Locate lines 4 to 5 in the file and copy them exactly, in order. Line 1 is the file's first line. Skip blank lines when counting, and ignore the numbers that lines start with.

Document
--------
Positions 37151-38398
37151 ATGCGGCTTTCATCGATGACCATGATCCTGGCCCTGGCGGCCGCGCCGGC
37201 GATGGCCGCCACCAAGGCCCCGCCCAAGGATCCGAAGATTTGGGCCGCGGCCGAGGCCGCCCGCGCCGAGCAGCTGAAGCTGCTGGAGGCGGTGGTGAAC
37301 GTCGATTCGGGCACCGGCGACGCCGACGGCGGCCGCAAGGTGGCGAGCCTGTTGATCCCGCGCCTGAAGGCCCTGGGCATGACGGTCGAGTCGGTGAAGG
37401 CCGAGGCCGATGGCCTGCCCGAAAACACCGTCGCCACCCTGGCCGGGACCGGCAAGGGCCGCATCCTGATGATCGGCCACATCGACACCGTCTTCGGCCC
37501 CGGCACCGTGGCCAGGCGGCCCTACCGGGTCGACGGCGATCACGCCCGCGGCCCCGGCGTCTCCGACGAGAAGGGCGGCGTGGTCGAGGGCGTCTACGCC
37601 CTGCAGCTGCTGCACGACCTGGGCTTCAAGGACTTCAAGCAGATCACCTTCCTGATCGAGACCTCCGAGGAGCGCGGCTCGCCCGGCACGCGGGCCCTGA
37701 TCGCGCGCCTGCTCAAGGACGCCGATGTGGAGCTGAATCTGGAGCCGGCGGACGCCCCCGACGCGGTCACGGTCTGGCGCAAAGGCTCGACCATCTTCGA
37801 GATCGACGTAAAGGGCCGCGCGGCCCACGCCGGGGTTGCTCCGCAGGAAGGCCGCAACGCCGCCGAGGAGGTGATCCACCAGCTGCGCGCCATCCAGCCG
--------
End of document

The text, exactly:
37301 GTCGATTCGGGCACCGGCGACGCCGACGGCGGCCGCAAGGTGGCGAGCCTGTTGATCCCGCGCCTGAAGGCCCTGGGCATGACGGTCGAGTCGGTGAAGG
37401 CCGAGGCCGATGGCCTGCCCGAAAACACCGTCGCCACCCTGGCCGGGACCGGCAAGGGCCGCATCCTGATGATCGGCCACATCGACACCGTCTTCGGCCC